As soon as he obeys, reward him with a training treat and a well-deserved pat. This will also strengthen your recall, which is always a great tool to have!
Firstly, stock up on treats, and an old aluminum can be filled with rocks or coins. We will call this the “shaker.”
After you feel good with your recall off-leash, keep the shaker handy. Start familiarizing your dog with “No” in collaboration with the shaker. When your pet goes to roll, shake or drop the shaker in front of him and say, “No!” The noise will interrupt his rolling and likely put an abrupt end to it. When he stands, reward him with a treat.
It is important to remain consistent in all training, such as with the shaker and with recall. Use the shaker to disturb your pooch whenever he does something you dislike. And, of course, remember that positive reinforcement always helps.
Keep Them Busy
Dog toys are helpful in distracting your pet from this obsessive behavior. Other distractions also inhibit your dogs from taking a roll in the grass.
Keep your dog busy playing fetch or frisbee. A game of tug-of-war or chase would keep your pup entertained and distracted. It might also help to use a fragrance-free dog shampoo if he is rolling to replace an unwanted scent.
While most dogs roll in grass patches occasionally, there are some who exhibit extreme rolling and rubbing habits for reasons we cannot fathom. A visit to the veterinarian would help, as a dog’s behavior may sometimes be caused by some underlying conditions.
For extreme rolling behavior, dog trainers are there to help.
Should I Let my Dog Roll in the Grass?
While scent-rolling would not normally pose a threat, keep your pet up to date with flea and tick treatments. If your dog has never exhibited signs of allergies or skin irritations, it is safe to let your dog roll in the grass.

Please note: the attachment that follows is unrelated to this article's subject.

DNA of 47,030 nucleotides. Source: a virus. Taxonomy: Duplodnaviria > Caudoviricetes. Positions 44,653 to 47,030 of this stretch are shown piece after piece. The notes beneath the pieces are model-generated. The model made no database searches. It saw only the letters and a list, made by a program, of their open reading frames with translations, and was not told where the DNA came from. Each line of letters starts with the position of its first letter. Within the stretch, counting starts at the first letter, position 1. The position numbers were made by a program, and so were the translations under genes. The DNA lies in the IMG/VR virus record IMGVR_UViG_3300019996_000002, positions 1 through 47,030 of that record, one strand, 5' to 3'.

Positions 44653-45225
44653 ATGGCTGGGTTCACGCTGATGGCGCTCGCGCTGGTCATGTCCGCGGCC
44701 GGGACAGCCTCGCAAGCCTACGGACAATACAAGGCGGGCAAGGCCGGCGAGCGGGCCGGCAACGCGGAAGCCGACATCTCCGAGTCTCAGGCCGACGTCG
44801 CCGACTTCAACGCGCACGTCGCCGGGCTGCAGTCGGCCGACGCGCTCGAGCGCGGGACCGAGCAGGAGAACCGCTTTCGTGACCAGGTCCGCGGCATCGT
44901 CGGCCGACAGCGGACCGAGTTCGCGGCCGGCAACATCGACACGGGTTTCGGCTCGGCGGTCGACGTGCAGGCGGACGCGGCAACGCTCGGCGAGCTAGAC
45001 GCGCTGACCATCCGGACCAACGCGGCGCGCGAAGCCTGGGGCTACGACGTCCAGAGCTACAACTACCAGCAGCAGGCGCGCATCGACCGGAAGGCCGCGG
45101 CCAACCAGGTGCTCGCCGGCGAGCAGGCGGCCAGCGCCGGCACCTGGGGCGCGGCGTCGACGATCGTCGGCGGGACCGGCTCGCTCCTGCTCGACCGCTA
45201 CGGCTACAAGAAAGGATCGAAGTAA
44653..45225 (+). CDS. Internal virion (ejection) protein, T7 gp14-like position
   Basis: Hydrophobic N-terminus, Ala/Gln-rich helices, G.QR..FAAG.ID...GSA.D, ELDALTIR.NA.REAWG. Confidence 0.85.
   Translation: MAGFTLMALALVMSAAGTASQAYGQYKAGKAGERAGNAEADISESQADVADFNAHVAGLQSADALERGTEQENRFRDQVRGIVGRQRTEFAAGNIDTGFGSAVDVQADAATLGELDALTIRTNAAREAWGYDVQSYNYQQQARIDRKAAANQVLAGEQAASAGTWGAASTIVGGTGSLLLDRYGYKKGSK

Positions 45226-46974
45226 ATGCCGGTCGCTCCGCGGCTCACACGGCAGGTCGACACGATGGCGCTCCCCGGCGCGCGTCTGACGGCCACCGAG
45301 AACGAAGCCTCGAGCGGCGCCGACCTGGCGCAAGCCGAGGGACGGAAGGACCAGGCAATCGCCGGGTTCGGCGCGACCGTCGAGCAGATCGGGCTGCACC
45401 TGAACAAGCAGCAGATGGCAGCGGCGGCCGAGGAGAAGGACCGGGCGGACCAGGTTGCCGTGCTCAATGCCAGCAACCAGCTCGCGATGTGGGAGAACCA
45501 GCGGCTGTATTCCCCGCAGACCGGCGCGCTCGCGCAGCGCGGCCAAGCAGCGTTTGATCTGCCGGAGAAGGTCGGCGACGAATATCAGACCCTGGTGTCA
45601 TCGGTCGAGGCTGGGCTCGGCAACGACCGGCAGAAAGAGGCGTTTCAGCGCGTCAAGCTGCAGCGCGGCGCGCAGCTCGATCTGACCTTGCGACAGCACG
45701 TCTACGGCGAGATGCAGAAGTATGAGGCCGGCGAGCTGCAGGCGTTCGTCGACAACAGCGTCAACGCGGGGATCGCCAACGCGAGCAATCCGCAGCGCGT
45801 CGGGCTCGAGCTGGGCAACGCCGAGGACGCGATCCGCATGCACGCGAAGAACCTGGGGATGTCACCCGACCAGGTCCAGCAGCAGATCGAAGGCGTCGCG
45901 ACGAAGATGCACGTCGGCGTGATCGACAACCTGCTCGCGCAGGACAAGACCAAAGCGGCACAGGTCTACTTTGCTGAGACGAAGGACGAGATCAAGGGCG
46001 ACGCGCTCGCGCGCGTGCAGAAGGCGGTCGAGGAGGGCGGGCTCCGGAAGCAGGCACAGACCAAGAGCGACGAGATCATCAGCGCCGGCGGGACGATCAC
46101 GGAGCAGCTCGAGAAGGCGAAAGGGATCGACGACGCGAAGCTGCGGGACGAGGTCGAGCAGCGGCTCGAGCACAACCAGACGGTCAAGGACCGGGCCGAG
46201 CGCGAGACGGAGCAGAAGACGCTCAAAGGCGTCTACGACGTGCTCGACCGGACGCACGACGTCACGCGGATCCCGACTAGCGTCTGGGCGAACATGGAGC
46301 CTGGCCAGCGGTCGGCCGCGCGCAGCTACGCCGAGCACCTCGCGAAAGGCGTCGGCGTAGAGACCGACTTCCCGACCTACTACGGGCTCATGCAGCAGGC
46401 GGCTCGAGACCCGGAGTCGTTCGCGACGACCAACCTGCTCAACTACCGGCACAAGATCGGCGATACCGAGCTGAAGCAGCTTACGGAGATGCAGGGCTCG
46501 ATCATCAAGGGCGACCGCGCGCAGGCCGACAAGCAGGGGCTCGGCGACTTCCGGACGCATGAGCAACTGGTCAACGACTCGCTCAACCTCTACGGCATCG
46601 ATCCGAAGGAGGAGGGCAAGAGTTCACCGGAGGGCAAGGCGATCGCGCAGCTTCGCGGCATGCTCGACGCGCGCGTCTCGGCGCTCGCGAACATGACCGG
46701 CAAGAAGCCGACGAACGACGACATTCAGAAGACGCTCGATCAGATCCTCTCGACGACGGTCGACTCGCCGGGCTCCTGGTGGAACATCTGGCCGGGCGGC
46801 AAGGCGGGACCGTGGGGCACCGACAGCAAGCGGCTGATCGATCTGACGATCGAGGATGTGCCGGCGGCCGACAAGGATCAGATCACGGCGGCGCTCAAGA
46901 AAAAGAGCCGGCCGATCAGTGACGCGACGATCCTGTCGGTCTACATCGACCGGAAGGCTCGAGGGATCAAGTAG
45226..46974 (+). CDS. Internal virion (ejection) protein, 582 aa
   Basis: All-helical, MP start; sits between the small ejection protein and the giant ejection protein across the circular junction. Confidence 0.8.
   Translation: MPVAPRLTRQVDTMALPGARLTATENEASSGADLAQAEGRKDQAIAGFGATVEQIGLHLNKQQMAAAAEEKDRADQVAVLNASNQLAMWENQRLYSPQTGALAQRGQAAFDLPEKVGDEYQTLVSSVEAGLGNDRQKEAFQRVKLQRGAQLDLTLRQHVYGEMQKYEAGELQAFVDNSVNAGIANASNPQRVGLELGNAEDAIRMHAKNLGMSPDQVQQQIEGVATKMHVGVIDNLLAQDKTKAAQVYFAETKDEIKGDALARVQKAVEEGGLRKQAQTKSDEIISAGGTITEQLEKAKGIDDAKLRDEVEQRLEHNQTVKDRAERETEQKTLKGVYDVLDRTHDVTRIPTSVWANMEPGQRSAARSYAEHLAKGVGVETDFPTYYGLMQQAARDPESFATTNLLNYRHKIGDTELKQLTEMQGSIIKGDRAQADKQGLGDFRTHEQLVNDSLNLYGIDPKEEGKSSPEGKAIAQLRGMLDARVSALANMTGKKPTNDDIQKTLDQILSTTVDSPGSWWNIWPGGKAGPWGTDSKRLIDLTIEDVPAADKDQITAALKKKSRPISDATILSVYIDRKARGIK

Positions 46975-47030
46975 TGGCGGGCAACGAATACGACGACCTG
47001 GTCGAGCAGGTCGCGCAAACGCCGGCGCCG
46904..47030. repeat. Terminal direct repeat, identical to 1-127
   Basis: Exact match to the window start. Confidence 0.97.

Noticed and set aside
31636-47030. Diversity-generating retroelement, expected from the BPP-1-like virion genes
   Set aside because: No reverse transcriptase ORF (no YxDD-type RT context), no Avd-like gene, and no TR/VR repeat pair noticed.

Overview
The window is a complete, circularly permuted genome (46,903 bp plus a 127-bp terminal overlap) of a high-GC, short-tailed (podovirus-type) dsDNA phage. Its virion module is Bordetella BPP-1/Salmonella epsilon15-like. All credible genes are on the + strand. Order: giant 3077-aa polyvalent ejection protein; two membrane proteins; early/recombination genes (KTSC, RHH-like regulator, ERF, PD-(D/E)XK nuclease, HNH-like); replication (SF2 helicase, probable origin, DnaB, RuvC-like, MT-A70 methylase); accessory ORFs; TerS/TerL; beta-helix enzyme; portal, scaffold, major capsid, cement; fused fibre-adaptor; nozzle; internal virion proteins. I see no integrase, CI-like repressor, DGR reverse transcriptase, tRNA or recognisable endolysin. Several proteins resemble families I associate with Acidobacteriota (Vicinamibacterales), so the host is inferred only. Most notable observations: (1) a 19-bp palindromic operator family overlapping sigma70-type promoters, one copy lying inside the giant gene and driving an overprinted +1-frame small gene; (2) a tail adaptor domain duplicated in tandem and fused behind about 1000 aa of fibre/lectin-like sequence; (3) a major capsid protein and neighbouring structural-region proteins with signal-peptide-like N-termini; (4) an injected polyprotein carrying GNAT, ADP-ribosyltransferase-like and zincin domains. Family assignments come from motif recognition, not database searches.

It is recommended to visually scan for hazards such as broken glass or residues from other animals (another dog’s poop). Of course, bear in mind that treatments such as herbicides or pesticides could pose a reaction upon contact with your dog’s skin. A post-roll rinse is recommended to keep your dog’s coat clean and comfortable afterward.
It is not uncommon to see dogs rolling in the grass around particular times of year- spring and autumn. Like us, dogs can experience allergies to many different stimuli, such as pollen, grass, and even dietary elements.
If you observe your dog rolling more often or more aggressively, take Fido to the vet for a checkup. Sometimes, a simple diet change can do the trick, or even a special shampoo can help alleviate your dog’s itching. Dog vitamins for skin allergies may also be recommended. A veterinarian can ensure what is best for our pups to stay healthy.
As we know, dogs can be very territorial over their turf, and scent marking is a way to communicate in the olfactory world that their grass is occupied.
If you frequent high-traffic dog areas such as dog parks, this behavior may be a way for your dog to communicate and even share information with other pups.
Either way, if this behavior is unpleasant for you, a quick rinse from the yard or the park is recommended to keep both of you feeling good.
Check the Area
When your dog simply loves an occasional tumble in the grass, always ensure that the patches of green are clean.
Check for dog poop (known worm carriers), leftover foods (eating them can cause an upset stomach), broken wood and glass (could pierce your dog’s skin and cause injury), and anything else that can harm your pooch.
There may be other reasons why your dog loves the grass, such as an underlying medical condition. But, in most instances, this is seldom the case.
For extreme rolling that you might consider a behavioral problem or a symptom of a medical condition, visit a vet or a pet behavior specialist for expert advice. Otherwise, your dog may just be having fun!
Is your dog eating grass? Check out our blog post here and how to stop this behavior!